India remains an important but problematic component of the puzzle. It has historically played a significant role in promoting democracy in Afghanistan. But again, like the US, its approach has been largely instrumentalist. It has allied with those “democratic” elements of Afghanistan which New Delhi saw as its strategic, regional partners in countering Pakistan. This was the logic behind India’s support for the Northern Alliance led by the (at times brutal) warlord, the late Ahmed Shah Massoud.A similar logic applies to India’s support of Hamid Karzai’s government.

Nevertheless, India is playing a serious role in the reconstruction of Afghanistan. Since Karzai took over, India has committed $750 million for the reconstruction of Afghanistan, which makes it the fifth largest b-ilateral donor after the United States, Britain, Japan and Germany.

According to reports there are over 3,000 Indians working on different projects in Afghanistan, many of whom have been targeted by the Taliban and its supporters in Pakistan’s ISI intelligence agency, who see India’s presence in Afghanistan as opposite to Pakistani interests. Investigations have now proved the ISI’s role in the infamous bombing of the Indian embassy in Kabul on 7 July 2008.

The mention of “supporting the lowering of tensions with India, especially through composite dialogue” in the Asia Society Task Force Report is being seen by many in India as a suggestion for third party intervention in its long standing dispute with Pakistan over Kashmir. The view is further reinforced by the Indian diplomatic and political establishment’s general scepticism of the Democracts when it comes to the question of Kashmir; the impression in New Delhi is that US Democratic governments historically tend be “Pakistan-friendly”.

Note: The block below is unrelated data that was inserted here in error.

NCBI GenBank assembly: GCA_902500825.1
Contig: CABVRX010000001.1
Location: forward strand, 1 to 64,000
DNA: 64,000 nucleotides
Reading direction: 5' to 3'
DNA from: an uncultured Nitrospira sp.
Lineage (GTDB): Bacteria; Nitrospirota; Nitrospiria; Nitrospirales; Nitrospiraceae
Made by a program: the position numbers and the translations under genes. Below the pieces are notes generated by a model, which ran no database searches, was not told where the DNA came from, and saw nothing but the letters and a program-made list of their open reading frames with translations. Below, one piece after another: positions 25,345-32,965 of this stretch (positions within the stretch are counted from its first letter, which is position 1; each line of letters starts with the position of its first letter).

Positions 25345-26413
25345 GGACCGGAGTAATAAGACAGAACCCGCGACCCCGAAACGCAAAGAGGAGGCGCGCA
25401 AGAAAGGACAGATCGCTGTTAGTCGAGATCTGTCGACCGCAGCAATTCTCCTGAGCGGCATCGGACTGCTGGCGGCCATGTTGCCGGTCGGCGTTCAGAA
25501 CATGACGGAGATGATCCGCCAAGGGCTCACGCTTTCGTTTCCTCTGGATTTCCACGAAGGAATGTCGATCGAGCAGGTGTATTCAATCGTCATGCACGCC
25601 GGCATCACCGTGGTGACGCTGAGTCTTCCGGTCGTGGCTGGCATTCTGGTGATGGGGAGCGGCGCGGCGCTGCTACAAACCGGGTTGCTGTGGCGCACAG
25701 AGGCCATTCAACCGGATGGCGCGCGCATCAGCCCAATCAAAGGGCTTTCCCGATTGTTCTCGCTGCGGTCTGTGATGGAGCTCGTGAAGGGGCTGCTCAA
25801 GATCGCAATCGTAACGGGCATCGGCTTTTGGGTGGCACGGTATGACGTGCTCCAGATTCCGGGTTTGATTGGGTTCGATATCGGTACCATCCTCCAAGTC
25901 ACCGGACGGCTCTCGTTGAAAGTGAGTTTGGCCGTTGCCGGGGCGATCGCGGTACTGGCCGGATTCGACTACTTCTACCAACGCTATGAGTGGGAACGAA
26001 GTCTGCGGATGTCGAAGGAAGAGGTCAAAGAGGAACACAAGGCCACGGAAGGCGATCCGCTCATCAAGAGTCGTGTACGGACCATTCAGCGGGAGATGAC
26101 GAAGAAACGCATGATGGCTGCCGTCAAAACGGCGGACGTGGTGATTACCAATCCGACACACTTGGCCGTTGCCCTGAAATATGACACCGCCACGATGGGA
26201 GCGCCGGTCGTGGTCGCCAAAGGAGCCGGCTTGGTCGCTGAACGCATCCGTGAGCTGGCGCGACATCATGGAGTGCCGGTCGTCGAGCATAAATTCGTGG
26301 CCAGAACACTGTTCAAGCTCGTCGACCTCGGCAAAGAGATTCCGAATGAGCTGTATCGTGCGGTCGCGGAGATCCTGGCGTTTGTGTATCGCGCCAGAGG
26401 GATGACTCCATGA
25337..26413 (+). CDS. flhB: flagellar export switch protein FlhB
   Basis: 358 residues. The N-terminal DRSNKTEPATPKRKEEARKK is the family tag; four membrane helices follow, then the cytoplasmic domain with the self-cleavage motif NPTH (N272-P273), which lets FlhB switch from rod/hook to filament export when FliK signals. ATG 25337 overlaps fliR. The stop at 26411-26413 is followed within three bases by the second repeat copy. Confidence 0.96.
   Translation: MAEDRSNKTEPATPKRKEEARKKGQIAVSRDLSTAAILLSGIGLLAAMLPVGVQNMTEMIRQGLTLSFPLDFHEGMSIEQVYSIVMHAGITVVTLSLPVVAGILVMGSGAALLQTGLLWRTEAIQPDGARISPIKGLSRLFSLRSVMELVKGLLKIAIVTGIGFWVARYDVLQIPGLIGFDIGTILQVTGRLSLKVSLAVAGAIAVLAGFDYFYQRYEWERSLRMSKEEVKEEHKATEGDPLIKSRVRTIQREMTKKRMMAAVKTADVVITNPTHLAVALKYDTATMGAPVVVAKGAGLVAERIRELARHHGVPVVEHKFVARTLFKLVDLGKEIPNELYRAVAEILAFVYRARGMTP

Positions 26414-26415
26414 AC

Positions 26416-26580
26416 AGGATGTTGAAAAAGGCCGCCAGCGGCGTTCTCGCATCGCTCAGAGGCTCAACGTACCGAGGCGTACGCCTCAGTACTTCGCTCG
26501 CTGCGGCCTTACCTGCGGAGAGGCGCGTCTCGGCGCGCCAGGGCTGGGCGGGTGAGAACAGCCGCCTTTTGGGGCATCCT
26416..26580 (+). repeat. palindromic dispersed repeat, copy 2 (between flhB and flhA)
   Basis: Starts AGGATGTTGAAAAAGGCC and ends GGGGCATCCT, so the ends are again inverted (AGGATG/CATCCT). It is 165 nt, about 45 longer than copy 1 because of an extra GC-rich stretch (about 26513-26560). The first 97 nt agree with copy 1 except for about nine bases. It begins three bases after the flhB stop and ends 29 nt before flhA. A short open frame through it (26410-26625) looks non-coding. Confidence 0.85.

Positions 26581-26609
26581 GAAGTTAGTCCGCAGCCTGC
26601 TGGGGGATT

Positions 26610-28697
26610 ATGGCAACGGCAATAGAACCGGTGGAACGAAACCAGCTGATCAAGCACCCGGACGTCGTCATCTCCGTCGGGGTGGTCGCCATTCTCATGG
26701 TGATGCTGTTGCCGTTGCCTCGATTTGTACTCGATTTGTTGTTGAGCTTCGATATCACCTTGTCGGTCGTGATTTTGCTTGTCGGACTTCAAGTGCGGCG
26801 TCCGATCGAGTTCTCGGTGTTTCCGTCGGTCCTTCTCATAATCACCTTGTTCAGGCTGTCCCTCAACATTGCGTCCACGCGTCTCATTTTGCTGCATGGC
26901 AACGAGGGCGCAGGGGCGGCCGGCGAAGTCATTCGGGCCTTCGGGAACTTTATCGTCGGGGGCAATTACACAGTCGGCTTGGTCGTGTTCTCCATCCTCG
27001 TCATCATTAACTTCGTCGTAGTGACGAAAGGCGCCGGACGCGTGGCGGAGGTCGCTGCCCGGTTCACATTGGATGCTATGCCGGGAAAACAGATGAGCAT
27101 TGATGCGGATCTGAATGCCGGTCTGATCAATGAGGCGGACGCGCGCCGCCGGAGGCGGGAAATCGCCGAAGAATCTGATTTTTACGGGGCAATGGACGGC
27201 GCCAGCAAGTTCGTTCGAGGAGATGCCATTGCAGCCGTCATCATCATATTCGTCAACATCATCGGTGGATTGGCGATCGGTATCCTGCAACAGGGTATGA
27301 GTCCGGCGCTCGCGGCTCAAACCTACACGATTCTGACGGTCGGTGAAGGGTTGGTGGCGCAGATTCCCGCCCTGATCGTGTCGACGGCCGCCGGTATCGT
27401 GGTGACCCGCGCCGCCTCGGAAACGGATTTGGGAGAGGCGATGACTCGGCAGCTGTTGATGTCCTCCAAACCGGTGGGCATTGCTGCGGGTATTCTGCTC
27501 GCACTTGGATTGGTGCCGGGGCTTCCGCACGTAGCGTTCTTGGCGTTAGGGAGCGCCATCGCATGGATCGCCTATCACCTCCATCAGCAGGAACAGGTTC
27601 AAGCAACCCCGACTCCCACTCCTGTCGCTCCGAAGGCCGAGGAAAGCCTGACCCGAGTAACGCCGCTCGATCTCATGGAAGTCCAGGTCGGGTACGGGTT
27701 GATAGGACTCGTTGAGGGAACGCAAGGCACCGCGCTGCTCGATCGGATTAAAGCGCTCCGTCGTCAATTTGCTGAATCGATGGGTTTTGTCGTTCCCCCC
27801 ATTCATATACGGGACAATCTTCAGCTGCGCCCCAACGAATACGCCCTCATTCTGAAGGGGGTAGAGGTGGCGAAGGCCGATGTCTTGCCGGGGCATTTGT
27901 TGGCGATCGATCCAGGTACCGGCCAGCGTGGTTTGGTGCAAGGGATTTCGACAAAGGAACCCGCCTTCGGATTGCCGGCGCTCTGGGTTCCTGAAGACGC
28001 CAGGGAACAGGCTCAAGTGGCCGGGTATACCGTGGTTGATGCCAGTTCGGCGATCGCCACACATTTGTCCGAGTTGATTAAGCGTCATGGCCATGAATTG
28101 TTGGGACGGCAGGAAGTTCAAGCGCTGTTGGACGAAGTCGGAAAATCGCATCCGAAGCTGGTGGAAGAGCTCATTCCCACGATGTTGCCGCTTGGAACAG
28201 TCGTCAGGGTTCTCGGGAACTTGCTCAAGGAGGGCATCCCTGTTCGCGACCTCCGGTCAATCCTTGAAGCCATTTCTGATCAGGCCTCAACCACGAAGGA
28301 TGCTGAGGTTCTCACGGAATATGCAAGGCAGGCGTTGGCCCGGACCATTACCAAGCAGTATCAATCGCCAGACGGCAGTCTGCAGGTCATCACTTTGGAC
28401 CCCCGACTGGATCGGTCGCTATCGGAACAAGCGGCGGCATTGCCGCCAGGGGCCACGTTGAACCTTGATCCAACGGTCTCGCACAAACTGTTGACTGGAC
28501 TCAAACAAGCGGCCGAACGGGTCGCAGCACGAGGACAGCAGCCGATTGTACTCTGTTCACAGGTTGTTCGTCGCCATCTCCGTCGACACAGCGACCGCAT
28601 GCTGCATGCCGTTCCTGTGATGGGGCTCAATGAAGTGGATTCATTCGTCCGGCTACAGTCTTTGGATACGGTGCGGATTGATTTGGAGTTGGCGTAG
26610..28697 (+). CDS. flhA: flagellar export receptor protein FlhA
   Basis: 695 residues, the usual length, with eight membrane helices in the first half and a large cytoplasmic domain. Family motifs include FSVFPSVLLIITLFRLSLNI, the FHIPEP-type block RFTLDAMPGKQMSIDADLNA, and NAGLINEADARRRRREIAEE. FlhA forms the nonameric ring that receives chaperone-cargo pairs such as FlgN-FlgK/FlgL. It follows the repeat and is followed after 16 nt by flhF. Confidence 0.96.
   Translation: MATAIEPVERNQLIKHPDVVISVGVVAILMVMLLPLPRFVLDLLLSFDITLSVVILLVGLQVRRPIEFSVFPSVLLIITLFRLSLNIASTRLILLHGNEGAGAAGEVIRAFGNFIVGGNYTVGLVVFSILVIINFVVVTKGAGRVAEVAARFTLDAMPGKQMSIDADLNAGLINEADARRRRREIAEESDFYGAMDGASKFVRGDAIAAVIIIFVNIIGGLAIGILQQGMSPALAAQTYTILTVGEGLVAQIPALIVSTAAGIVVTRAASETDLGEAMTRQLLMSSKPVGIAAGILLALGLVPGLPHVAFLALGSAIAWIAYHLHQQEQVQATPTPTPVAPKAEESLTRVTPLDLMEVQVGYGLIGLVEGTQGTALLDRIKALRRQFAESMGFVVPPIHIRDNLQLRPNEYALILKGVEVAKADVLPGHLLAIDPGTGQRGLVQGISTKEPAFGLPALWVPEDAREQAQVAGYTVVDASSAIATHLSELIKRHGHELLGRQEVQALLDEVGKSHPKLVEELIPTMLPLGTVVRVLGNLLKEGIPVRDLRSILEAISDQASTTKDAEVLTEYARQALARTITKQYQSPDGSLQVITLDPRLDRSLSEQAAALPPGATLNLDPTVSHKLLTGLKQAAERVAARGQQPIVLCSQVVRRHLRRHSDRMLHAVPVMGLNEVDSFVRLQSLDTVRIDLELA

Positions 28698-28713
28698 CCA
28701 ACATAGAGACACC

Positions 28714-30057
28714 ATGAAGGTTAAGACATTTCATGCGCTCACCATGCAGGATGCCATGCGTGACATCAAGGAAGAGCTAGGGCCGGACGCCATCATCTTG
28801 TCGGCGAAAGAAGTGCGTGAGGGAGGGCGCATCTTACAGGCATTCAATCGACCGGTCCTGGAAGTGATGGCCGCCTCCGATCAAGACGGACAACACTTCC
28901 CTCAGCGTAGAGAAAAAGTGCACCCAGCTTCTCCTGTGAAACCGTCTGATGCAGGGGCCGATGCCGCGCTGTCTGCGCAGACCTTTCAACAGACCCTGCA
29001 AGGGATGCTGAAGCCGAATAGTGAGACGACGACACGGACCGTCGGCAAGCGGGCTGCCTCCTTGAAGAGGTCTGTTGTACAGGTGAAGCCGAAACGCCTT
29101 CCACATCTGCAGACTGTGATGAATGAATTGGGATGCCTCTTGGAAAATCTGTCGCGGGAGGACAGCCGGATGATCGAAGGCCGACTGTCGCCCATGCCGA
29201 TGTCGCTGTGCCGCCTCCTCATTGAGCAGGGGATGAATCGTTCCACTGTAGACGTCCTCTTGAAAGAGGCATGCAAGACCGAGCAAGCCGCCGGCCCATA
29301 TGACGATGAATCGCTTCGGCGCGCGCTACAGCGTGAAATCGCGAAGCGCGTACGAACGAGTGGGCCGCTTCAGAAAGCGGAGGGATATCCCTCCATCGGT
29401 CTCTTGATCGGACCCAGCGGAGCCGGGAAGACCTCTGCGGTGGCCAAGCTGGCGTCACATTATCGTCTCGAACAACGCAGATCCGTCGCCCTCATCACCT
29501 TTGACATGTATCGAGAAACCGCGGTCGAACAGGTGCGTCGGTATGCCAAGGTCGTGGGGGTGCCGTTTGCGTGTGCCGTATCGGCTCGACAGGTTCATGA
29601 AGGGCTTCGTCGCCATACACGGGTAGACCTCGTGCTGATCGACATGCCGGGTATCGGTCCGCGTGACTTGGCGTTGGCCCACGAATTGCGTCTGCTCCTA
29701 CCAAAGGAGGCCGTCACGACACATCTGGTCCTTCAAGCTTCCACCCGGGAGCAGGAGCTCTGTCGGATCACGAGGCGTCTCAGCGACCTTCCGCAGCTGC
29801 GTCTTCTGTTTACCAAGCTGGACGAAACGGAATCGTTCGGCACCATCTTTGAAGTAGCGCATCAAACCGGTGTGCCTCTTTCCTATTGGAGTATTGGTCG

That the Obama administration’s special envoy to the region, Richard Holbrooke, is ostensibly tasked only with Afghanistan and Pakistan (and not India) is a measure of how gingerly Washington is stepping around the issue of Kashmir. India resists any suggestion that the situation in Kashmir and the violence in Afghanistan and Pakistan are linked. India also insists that Kashmir can only be resolved bilaterally, opposing any third party intervention.

It helps New Delhi that it can argue from a position of strength about Kashmir. The country’s rise on the geo-political stage, its increasing economic strength, its nuclear power, and its desire to present itself as as a responsible stakeholder in the international system all weigh in its favour.

Events in Kashmir also abet New Delhi’s line. The high turn out in recent state elections in Kashmir, the decision by Sajjad Lone, a major separatist leader, to contest in this year’s parliamentary elections and the public wrangling over calling for an election boycott by the Hurriyat, an umbrella organisation of separatists, point to improving conditions in the restive region.

At the same time, these positive signs should encourage India to be less touchy over Kashmir. Whatever the causes of violence in Kashmir, the ongoing crisis there has symbolic redolence across the border in Pakistan, strengthening the hand of Pakistani hard-liners, militarists and Islamists. As a mature democracy, India should be open to dialogue with any country that shuns violence and is willing to resolve differences through dialogue. This will open more space for the democratic and liberal elements of Pakistan (and of Afghanistan) to counter Islamic fundamentalism and militancy in their region. It will also isolate the right wing Hindu chauvinist parties in India that have been trying to whip up communal rhetoric after the Mumbai attacks of last November.